Phantom studies

Two phantom studies were acquired for the qualification process of the 22 centres, the Jaszczak phantom and the Hoffman 3D brain phantom. Standardized uptake value (SUV) measurements were also checked to assess the cross-calibration between the PET scanner and the dose calibration system.

The Deluxe Jaszczak phantom (model ECT/DLX/P) is a Plexiglas cylinder partially composed of cold rods (diameters 4.8 to 12.7 mm) and partially of six inserted hollow spheres. The main cylinder of 6060 mL was filled with a 5 kBq mL−1 FDG solution. Four spheres (internal diameters 7.86, 12.43, 15.43, and 24.82 mm) were filled with a 15 kBq mL−1 FDG solution. The remaining two spheres (internal diameters 9.89 and 31.27 mm) were filled with cold water.

The Hoffman 3D brain phantom (model BR/3D/P) was filled with a 37-to-55 kBq mL−1 FDG solution, taking great care to avoid the presence of bubbles.

A dynamic acquisition of 3 × 5 min was performed for each phantom. CT acquisition parameters were set such that the effective dose would be low (≤0.3 mSv), in accordance with the recommendations from the European Association of Nuclear Medicine [7].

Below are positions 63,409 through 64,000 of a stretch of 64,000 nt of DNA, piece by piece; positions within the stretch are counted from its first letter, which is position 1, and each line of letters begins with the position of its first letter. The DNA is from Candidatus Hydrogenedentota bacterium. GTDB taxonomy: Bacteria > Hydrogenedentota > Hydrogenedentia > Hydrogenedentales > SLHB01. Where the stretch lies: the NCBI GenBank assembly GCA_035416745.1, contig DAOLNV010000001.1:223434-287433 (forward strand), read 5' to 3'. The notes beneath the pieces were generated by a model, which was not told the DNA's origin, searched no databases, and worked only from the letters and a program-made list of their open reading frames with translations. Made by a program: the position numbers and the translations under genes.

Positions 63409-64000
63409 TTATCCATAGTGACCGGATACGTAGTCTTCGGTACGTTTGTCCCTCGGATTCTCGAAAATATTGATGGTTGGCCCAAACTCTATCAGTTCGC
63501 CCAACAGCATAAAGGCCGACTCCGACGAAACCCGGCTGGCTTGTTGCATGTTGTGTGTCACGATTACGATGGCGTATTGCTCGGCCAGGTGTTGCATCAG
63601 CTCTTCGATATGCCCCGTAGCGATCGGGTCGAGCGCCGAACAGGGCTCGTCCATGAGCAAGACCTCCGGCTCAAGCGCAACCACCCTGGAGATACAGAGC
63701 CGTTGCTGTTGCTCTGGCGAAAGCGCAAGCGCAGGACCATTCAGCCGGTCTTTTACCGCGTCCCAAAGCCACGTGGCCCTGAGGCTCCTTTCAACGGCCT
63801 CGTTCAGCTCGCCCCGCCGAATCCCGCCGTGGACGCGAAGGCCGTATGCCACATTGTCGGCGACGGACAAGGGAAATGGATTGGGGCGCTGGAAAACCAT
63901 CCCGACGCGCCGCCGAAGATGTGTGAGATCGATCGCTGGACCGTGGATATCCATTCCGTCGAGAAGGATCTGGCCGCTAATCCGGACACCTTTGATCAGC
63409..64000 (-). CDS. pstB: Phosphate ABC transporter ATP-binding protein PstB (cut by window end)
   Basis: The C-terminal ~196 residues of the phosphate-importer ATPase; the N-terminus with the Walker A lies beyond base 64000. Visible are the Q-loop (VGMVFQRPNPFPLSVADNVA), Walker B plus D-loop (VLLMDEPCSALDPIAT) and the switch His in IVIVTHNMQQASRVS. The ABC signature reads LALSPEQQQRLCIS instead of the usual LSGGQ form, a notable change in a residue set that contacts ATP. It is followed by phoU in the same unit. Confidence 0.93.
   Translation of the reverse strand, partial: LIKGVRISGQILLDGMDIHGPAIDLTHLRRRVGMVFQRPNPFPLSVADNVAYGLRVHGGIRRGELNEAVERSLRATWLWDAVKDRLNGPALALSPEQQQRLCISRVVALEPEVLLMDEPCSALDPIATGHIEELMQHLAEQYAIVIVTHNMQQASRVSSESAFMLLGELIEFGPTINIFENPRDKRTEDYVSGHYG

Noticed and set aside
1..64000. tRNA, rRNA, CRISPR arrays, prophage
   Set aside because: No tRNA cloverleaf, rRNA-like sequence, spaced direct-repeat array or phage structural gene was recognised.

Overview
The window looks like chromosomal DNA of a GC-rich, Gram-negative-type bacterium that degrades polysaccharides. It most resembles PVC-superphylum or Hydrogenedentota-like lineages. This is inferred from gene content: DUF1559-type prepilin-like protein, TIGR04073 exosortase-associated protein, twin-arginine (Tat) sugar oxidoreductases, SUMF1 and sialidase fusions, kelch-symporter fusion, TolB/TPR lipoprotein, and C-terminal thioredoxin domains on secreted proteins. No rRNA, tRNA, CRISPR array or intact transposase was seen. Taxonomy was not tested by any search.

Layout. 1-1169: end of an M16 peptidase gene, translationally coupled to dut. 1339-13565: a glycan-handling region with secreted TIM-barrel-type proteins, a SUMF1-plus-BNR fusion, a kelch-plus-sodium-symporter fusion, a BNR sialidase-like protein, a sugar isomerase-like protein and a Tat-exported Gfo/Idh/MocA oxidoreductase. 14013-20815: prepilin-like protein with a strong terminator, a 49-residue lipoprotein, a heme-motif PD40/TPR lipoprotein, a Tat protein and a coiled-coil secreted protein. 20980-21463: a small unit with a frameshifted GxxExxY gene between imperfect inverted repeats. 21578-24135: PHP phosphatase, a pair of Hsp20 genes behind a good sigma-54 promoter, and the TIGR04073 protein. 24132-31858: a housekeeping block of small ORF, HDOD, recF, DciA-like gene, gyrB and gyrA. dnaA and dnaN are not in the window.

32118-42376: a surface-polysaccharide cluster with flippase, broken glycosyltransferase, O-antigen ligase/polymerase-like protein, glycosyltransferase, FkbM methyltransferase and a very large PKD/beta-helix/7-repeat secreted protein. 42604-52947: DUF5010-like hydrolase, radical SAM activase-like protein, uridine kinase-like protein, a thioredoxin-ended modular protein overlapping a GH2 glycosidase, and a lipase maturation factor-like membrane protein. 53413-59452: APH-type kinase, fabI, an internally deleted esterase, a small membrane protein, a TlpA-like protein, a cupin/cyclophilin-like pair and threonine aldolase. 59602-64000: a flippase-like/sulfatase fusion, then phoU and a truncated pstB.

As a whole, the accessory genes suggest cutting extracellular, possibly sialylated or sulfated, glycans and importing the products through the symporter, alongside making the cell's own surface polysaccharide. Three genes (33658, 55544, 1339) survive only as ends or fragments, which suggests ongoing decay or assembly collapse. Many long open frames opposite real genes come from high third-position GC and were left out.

The Hoffman phantom was positioned on a head holder when available, with the Deluxe Jaszczak phantom (20–30 kBq mL−1 FDG solution) below it for the simulation of a diffusion medium, as in subjects. Different reconstruction parameters were tested with varying reconstruction algorithms, number of iterations and subsets, reconstruction diameters, matrix sizes, or filters, always including those routinely used in brain studies. For the first 5 pilot centres, up to 10 sets of reconstructions were tested. Attenuation (derived from a CT scan) and scatter were corrected using standard software supplied by the scanner manufacturers.

Acquisition from a uniform cylinder filled with 5 kBq mL−1 FDG solution was also performed to verify cross-calibration.

The same team of two technologists certified for radiation protection prepared all the phantoms. The CATI PET project manager supervised the whole procedure and the setting of reconstruction parameters.